Of Course, These Channels Are Stopped Up Or
Opened As Occasion Requires.
As a general rule, they follow such contour
lines as will allow gravitation to conduct the water to levels as high as
is possible, and when it is desired to raise it higher than it will
naturally flow, chain-pumps and enormous undershot water-wheels of bamboo
are freely employed.
Water-power is used for driving mills through the
medium of wheels, undershot or overshot, or turbines, as the local
circumstances may demand." (R. Logan JACK, Back Blocks, p. 55.)
XLIV., p. 36.
"The story of the 'three Kings' of Sindafu is probably in this wise: For
nearly a century the Wu family (Wu Kiai, Wu Lin, and Wu Hi) had ruled as
semi-independent Sung or 'Manzi' Viceroys of Sz Ch'wan, but in 1206 the
last-named, who had fought bravely for the Sung (Manzi) Dynasty against
the northern Dynasty of the Nuechen Tartars (successors to Cathay),
surrendered to this same Kin or Golden Dynasty of Nuechens or Early
Manchus, and was made King of Shuh (Sz Ch'wan). In 1236, Ogdai's son,
K'wei-t'eng, effected the partial conquest of Shuh, entering the capital,
Ch'eng-tu Fu (Sindafu), towards the close of the same year. But in 1259
Mangu in person had to go over part of the same ground again. He proceeded
up the rapids, and in the seventh moon attacked Ch'ung K'ing, but about a
fortnight later he died at a place called Tiao-yue Shan, apparently near
the Tiao-yue Ch'eng of my map (p. 175 of Up the Yangtsze, 1881), where I
was myself in the year 1881. Colonel Yule's suggestion that Marco's
allusion is to the tripartite Empire of China 1000 years previously is
surely wide of the mark. The 'three brothers' were probably Kiai, Lin, and
T'ing, and Wu Hi was the son of Wu T'ing. An account of Wu Kiai is given
in Mayers' Chinese Reader's Manual." (E.H. PARKER, As. Quart. Rev.,
Jan., 1904, pp. 144-5.)
Cf. MAYERS, No. 865, p. 259, and GILES, Biog. Dict., No. 2324, p. 880.
XLIV., p. 38.
Tch'eng Tu was the capital of the Kingdom of Shu. The first Shu Dynasty
was the Minor Han Dynasty which lasted from A.D. 221 to A.D. 263; this Shu
Dynasty was one of the Three Kingdoms (San Kwo chi); the two others
being Wei (A.D. 220-264) reigning at Lo Yang, and Wu (A.D. 222-277)
reigning at Kien Kang (Nan King). The second was the Ts'ien Shu Dynasty,
founded in 907 by Wang Kien, governor of Sze Chw'an since 891; it lasted
till 925, when it submitted to the Hau T'ang; in 933 the Hau T'ang were
compelled to grant the title of King of Shu (Hau Shu) to Mong Chi-siang,
governor of Sze Chw'an, who was succeeded by Mong Ch'ang, dethroned in 965;
the capital was also Ch'eng Tu under these two dynasties.
XLV., p. 44. No man of that country would on any consideration take to
wife a girl who was a maid; for they say a wife is nothing worth unless
she has been used to consort with men. And their custom is this, that when
travellers come that way, the old women of the place get ready, and take
their unmarried daughters or other girls related to them, and go to the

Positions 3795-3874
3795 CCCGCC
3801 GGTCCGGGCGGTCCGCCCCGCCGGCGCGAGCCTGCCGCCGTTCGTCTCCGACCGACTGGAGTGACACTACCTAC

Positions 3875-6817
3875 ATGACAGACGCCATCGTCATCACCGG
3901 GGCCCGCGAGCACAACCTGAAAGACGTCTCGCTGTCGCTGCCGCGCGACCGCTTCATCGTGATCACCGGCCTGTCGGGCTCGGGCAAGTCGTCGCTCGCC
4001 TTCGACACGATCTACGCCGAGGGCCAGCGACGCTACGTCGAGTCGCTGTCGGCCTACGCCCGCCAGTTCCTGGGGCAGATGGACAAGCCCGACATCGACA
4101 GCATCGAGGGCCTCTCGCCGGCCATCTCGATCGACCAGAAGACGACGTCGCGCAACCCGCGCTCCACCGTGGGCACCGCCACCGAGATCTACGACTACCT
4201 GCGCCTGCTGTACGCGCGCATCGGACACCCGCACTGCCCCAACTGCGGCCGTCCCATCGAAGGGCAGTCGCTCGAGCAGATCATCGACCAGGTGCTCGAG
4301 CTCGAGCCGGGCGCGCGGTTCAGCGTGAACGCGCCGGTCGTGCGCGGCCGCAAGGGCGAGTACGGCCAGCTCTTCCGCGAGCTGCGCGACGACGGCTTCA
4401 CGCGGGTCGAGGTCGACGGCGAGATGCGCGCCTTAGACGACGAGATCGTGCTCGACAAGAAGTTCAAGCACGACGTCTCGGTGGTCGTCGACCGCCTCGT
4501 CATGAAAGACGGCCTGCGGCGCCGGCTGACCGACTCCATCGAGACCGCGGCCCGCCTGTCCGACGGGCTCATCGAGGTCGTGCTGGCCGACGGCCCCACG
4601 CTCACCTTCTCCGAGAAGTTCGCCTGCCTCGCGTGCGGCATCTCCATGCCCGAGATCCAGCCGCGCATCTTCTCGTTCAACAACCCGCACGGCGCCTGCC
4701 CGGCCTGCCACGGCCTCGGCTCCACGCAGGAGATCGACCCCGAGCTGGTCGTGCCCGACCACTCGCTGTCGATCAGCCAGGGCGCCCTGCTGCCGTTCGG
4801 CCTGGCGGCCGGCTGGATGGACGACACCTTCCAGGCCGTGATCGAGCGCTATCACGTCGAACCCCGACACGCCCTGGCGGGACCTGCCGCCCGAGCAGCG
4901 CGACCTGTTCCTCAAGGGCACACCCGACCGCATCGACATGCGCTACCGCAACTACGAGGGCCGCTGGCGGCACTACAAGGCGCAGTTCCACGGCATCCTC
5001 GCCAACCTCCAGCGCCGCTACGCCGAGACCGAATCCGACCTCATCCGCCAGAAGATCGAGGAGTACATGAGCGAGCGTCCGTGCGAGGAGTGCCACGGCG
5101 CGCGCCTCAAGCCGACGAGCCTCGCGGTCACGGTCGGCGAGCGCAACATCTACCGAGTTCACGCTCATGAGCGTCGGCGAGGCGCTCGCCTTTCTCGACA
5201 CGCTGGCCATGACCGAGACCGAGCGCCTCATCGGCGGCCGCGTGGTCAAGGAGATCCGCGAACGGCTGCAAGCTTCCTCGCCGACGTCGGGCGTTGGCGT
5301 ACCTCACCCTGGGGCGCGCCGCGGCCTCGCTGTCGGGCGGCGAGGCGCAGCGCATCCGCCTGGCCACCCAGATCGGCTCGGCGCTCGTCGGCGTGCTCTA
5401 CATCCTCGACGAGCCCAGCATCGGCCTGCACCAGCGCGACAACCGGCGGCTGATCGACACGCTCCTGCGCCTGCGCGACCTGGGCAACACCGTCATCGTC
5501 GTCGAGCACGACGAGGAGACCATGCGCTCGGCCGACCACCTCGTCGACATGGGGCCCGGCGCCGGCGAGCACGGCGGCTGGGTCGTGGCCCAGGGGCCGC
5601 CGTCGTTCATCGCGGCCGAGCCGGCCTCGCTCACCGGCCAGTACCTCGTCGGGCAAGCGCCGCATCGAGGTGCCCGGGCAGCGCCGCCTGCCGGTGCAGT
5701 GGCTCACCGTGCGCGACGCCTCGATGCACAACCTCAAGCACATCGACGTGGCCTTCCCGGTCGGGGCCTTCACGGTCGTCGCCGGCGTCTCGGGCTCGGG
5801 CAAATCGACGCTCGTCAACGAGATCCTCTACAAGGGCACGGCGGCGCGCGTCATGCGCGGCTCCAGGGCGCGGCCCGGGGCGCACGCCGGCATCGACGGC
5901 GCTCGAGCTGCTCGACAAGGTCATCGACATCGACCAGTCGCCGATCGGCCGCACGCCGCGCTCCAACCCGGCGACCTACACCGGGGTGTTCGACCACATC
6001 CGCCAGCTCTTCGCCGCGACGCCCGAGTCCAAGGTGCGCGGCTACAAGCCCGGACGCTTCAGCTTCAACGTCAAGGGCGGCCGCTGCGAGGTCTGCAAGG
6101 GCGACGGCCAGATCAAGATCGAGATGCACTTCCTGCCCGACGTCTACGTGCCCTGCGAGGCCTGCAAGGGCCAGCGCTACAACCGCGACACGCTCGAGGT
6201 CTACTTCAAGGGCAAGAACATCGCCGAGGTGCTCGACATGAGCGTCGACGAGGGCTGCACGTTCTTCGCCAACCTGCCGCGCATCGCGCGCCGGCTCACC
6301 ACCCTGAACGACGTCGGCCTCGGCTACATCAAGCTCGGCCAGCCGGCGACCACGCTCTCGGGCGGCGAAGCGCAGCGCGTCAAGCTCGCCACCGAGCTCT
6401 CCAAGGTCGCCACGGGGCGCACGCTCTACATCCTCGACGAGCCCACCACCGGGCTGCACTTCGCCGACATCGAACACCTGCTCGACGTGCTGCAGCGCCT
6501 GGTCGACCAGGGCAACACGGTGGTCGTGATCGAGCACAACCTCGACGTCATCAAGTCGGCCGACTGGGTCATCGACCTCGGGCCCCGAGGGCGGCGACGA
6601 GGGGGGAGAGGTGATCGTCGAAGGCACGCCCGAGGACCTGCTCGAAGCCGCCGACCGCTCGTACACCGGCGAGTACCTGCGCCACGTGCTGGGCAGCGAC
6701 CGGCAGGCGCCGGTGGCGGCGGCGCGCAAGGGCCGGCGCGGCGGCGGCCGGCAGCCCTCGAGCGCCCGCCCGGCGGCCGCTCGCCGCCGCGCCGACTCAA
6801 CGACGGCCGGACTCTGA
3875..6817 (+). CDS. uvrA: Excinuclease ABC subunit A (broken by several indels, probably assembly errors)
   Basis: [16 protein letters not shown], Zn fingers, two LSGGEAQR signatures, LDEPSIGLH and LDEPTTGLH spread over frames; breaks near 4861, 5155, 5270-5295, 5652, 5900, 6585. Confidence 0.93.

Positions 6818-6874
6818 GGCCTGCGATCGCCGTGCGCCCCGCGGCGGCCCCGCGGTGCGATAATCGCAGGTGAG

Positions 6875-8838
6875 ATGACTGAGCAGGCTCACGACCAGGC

strangers who are passing, and make over the young women to whomsoever
will accept them; and the travellers take them accordingly and do their
pleasure; after which the girls are restored to the old women who brought
Speaking of the Sifan village of Po Lo and the account given by Marco Polo
of the customs of these people, M.R. Logan JACK (Back Blocks, 1904, pp.
145-6) writes: "I freely admit that the good looks and modest bearing of
the girls were the chief merits of the performance in my eyes. Had the
danseuses been scrubbed and well dressed, they would have been a
presentable body of debutantes in any European ballroom. One of our
party, frivolously disposed, asked a girl (through an interpreter) if she
would marry him and go to his country. The reply, 'I do not know you,
sir,' was all that propriety could have demanded in the best society, and
worthy of a pupil 'finished' at Miss Pinkerton's celebrated
establishment.... Judging from our experience, no idea of hospitalities of
the kind [Marco's experience] was in the people's minds."
XLV., p. 45. Speaking of the people of Tibet, Polo says: "They are very
poorly clad, for their clothes are only of the skins of beasts, and of
canvas, and of buckram."
Add to the note, I., p. 48, n. 5: -
"Au XIV'e siecle, le bougran [buckram] etait une espece de tissu de lin: le
meilleur se fabriquait en Armenie et dans le royaume de Melibar, s'il faut
s'en rapporter a Marco Polo, qui nous apprend que les habitants du Thibet,
qu'il signale comme pauvrement vetus, l'etaient de canevas et de bougran,
et que cette derniere etoffe se fabriquait aussi dans la province
d'Abasce. Il en venait egalement de l'ile de Chypre. Sorti des
manufactures d'Espagne ou importe dans le royaume, a partir de 1442, date
d'une ordonnance royale publiee par le P. Saez, le bougran le plus fin
payait soixante-dix maravedis de droits, sans distinction de couleur"
(FRANCISQUE-MICHEL, Recherches sur le commerce, la fabrication et l'usage
des etoffes de soie, d'or et d'argent.... II., 1854, pp. 33-4). Passage
mentioned by Dr. Laufer.
XLV., pp. 46 n., 49 seq.
Referring to Dr. E. Bretschneider, Prof. E.H. Parker gives the following
notes in the Asiatic Quart. Review, Jan., 1904, p. 131: "In 1251
Ho-erh-t'ai was appointed to the command of the Mongol and Chinese forces
advancing on Tibet (T'u-fan). [In my copy of the Yuean Shi there is no
entry under the year 1254 such as that mentioned by Bretschneider; it may,
however, have been taken by Palladius from some other chapter.] In 1268
Mang-ku-tai was ordered to invade the Si-fan (outer Tibet) and Kien-tu
[Marco's Caindu] with 6000 men.
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